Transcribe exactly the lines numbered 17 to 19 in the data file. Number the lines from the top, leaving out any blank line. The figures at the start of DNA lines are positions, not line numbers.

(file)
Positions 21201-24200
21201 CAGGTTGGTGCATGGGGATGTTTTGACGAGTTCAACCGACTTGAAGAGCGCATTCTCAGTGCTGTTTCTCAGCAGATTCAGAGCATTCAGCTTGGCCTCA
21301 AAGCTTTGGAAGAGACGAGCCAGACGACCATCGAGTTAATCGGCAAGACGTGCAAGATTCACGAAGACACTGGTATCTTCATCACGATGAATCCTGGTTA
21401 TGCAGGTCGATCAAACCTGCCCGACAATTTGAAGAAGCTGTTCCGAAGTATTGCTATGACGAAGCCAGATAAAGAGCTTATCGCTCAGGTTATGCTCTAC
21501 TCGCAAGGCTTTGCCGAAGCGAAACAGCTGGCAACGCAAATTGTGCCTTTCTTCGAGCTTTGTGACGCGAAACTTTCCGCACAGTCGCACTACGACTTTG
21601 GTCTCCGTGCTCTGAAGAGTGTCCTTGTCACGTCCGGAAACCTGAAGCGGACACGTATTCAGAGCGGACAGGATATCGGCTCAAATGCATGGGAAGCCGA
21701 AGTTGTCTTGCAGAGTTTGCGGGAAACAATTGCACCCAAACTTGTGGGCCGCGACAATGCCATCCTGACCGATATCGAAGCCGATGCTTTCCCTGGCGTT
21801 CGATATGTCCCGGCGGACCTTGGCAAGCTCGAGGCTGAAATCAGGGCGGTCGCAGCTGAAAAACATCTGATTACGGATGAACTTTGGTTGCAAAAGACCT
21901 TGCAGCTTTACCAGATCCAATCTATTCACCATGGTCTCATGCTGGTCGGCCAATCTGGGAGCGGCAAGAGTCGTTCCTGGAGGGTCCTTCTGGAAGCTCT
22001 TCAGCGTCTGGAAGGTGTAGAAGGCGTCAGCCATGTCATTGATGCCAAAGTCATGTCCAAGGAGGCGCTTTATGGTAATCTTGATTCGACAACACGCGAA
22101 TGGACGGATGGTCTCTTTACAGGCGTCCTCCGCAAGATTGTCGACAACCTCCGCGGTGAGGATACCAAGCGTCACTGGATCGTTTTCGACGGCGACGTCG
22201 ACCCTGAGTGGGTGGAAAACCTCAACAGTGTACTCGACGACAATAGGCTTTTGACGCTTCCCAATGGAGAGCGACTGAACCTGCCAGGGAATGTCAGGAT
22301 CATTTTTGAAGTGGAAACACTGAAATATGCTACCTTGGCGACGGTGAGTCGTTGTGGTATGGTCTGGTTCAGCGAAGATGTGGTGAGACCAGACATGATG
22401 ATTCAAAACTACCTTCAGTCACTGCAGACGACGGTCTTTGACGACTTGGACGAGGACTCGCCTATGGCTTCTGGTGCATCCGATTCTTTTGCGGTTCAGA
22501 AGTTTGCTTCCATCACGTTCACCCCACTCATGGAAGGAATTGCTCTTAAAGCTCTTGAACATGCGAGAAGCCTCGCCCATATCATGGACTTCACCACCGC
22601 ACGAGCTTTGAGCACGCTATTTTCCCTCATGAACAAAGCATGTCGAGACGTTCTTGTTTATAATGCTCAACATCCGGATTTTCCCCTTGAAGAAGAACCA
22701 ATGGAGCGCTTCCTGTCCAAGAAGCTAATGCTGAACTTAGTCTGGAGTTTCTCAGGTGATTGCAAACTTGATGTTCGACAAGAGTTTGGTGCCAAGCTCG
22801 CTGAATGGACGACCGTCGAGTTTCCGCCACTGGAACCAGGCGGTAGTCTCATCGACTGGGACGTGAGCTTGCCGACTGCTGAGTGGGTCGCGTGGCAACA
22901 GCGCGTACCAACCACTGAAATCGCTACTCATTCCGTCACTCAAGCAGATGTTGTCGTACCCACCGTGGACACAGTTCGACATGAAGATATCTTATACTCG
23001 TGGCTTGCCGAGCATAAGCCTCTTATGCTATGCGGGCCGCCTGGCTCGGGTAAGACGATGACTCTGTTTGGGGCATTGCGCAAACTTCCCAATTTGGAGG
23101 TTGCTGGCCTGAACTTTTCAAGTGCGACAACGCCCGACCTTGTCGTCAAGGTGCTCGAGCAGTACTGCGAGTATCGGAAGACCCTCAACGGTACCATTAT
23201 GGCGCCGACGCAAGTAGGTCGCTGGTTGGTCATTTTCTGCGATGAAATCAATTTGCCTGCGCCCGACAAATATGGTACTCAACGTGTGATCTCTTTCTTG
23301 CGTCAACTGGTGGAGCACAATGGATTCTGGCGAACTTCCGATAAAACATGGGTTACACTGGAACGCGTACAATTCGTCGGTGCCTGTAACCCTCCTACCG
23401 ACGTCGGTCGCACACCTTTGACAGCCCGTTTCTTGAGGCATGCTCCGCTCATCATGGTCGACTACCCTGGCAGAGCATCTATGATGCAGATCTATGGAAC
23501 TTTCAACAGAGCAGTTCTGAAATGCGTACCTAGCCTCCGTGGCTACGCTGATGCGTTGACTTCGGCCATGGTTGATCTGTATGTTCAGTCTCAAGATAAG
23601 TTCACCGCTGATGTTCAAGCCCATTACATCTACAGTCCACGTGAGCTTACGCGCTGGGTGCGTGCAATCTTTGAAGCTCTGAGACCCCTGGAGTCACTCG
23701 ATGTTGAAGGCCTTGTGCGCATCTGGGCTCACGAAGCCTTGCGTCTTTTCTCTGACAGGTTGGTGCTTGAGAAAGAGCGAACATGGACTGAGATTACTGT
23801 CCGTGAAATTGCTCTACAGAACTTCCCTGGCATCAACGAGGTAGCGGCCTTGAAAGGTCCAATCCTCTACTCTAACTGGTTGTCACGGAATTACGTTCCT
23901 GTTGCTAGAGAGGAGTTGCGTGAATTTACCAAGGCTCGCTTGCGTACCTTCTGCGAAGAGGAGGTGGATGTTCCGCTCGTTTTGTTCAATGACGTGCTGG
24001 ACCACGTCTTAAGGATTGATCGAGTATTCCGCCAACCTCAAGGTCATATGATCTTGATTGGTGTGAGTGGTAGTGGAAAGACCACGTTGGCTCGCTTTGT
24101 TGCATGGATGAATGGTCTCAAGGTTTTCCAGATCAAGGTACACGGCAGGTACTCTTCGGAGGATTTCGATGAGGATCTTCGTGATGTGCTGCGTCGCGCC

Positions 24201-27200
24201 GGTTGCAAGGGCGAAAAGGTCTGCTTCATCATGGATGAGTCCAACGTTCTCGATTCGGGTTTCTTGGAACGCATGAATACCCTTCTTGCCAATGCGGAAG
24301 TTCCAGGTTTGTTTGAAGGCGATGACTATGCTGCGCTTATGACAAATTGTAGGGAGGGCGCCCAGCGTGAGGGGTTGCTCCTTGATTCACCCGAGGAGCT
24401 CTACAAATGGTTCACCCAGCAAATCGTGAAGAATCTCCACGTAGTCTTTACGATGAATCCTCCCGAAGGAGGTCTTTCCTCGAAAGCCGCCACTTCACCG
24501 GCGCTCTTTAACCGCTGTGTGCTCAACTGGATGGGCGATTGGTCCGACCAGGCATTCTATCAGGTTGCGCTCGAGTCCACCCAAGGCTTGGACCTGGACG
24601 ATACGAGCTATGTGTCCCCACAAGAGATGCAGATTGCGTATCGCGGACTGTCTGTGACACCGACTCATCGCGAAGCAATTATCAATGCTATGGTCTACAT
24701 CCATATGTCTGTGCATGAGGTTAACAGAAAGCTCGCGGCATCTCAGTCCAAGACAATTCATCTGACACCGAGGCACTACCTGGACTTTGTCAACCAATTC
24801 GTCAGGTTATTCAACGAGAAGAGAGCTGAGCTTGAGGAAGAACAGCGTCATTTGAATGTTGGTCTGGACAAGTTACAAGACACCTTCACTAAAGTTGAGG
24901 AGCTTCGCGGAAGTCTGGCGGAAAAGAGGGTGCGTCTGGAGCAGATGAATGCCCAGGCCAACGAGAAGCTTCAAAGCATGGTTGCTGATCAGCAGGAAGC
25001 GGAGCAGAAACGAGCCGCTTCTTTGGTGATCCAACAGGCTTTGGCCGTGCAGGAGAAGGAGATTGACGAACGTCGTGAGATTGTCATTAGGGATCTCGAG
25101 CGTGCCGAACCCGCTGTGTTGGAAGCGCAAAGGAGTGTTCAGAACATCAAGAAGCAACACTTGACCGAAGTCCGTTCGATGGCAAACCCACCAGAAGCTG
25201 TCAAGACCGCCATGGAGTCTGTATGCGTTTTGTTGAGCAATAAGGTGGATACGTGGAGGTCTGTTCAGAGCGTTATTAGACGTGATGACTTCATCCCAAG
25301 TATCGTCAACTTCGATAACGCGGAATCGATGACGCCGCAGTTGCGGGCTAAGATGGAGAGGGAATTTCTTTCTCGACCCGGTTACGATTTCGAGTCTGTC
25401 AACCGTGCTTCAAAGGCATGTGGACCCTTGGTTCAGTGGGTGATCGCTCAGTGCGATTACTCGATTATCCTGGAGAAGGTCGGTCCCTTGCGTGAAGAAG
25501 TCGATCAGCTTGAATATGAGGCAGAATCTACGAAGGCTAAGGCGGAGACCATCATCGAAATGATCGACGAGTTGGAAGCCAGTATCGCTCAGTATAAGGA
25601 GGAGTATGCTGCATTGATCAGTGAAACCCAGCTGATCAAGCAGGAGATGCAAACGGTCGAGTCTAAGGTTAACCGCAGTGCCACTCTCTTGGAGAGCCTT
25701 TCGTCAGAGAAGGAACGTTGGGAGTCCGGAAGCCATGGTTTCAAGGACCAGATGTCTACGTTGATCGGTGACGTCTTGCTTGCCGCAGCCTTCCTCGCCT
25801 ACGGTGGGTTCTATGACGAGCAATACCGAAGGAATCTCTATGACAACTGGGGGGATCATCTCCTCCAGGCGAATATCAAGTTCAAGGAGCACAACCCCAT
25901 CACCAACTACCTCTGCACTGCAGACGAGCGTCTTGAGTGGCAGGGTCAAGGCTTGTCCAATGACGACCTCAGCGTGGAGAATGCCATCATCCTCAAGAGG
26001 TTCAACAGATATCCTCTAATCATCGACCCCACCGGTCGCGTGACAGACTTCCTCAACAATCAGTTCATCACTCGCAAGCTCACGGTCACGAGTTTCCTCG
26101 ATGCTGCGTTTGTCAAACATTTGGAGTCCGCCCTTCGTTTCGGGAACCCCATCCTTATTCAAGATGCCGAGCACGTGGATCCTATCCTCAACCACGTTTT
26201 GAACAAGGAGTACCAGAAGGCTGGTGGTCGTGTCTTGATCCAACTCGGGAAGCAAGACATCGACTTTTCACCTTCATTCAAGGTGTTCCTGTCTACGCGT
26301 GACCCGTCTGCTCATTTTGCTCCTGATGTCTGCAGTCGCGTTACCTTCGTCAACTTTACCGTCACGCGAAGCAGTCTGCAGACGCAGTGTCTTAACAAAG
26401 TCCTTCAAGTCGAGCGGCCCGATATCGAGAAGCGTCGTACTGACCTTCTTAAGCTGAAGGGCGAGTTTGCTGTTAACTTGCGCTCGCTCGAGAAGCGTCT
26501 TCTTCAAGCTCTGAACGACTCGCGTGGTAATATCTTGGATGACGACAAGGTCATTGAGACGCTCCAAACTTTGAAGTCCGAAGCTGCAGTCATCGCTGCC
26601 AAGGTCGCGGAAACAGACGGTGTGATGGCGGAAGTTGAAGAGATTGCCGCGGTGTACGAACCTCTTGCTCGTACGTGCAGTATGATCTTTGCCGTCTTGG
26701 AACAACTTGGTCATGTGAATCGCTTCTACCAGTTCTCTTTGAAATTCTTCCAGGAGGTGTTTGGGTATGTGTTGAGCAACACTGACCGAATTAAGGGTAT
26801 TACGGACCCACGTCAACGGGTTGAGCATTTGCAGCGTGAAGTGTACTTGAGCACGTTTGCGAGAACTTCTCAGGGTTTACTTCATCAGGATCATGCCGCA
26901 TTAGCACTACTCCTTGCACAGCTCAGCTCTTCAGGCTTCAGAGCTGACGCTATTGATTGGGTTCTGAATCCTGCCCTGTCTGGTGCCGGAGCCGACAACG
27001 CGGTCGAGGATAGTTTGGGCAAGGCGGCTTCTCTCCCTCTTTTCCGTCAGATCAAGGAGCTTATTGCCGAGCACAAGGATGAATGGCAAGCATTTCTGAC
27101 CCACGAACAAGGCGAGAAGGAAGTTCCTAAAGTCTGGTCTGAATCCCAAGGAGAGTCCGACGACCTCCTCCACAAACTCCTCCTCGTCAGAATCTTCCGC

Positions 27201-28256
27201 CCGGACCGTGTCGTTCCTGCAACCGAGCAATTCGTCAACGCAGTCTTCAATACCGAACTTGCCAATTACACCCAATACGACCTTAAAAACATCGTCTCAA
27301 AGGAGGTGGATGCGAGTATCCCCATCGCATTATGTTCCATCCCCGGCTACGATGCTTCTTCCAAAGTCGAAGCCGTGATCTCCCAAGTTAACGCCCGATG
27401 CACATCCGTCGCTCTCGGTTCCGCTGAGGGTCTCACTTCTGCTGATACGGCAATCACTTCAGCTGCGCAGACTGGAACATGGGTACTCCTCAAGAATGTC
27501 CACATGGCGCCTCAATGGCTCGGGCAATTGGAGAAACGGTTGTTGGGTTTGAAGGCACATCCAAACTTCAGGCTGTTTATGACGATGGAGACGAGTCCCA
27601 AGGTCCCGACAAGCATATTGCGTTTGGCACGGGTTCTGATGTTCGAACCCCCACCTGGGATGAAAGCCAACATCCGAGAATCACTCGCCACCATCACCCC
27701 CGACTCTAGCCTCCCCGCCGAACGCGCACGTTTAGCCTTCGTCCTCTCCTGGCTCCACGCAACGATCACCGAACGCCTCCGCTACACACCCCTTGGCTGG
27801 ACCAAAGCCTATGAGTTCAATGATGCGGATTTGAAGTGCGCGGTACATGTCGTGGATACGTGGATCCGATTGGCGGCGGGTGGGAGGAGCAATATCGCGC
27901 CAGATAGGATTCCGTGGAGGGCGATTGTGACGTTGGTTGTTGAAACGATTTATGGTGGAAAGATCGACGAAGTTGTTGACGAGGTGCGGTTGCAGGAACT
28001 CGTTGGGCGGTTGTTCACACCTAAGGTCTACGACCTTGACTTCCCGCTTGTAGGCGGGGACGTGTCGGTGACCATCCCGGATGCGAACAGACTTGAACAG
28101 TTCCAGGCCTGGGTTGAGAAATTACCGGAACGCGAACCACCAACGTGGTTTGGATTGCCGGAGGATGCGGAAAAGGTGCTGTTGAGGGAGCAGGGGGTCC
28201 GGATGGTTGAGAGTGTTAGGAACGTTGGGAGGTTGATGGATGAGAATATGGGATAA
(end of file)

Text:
22701 ATGGAGCGCTTCCTGTCCAAGAAGCTAATGCTGAACTTAGTCTGGAGTTTCTCAGGTGATTGCAAACTTGATGTTCGACAAGAGTTTGGTGCCAAGCTCG
22801 CTGAATGGACGACCGTCGAGTTTCCGCCACTGGAACCAGGCGGTAGTCTCATCGACTGGGACGTGAGCTTGCCGACTGCTGAGTGGGTCGCGTGGCAACA
22901 GCGCGTACCAACCACTGAAATCGCTACTCATTCCGTCACTCAAGCAGATGTTGTCGTACCCACCGTGGACACAGTTCGACATGAAGATATCTTATACTCG